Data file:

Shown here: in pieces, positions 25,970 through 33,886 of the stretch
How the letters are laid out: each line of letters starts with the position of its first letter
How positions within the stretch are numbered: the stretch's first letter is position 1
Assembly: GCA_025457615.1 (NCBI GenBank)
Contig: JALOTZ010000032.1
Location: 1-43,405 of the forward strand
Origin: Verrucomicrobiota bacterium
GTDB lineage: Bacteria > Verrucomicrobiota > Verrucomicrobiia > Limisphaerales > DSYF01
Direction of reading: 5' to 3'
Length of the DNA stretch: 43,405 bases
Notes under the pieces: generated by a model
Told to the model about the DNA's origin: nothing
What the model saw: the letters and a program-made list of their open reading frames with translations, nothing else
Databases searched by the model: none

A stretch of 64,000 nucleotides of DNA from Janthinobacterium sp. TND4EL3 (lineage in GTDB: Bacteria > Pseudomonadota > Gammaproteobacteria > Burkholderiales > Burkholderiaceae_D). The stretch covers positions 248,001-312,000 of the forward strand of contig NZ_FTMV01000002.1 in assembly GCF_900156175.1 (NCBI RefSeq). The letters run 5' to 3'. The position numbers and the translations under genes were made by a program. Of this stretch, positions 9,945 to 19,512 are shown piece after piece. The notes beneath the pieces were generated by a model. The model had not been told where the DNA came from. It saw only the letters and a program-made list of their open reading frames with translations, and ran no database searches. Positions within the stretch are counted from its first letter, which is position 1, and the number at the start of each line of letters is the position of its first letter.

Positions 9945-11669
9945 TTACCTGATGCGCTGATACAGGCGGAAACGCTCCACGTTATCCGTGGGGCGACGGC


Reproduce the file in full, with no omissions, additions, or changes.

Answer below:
Shown here: in pieces, positions 25,970 through 33,886 of the stretch
How the letters are laid out: each line of letters starts with the position of its first letter
How positions within the stretch are numbered: the stretch's first letter is position 1
Assembly: GCA_025457615.1 (NCBI GenBank)
Contig: JALOTZ010000032.1
Location: 1-43,405 of the forward strand
Origin: Verrucomicrobiota bacterium
GTDB lineage: Bacteria > Verrucomicrobiota > Verrucomicrobiia > Limisphaerales > DSYF01
Direction of reading: 5' to 3'
Length of the DNA stretch: 43,405 bases
Notes under the pieces: generated by a model
Told to the model about the DNA's origin: nothing
What the model saw: the letters and a program-made list of their open reading frames with translations, nothing else
Databases searched by the model: none

A stretch of 64,000 nucleotides of DNA from Janthinobacterium sp. TND4EL3 (lineage in GTDB: Bacteria > Pseudomonadota > Gammaproteobacteria > Burkholderiales > Burkholderiaceae_D). The stretch covers positions 248,001-312,000 of the forward strand of contig NZ_FTMV01000002.1 in assembly GCF_900156175.1 (NCBI RefSeq). The letters run 5' to 3'. The position numbers and the translations under genes were made by a program. Of this stretch, positions 9,945 to 19,512 are shown piece after piece. The notes beneath the pieces were generated by a model. The model had not been told where the DNA came from. It saw only the letters and a program-made list of their open reading frames with translations, and ran no database searches. Positions within the stretch are counted from its first letter, which is position 1, and the number at the start of each line of letters is the position of its first letter.

Positions 9945-11669
9945 TTACCTGATGCGCTGATACAGGCGGAAACGCTCCACGTTATCCGTGGGGCGACGGC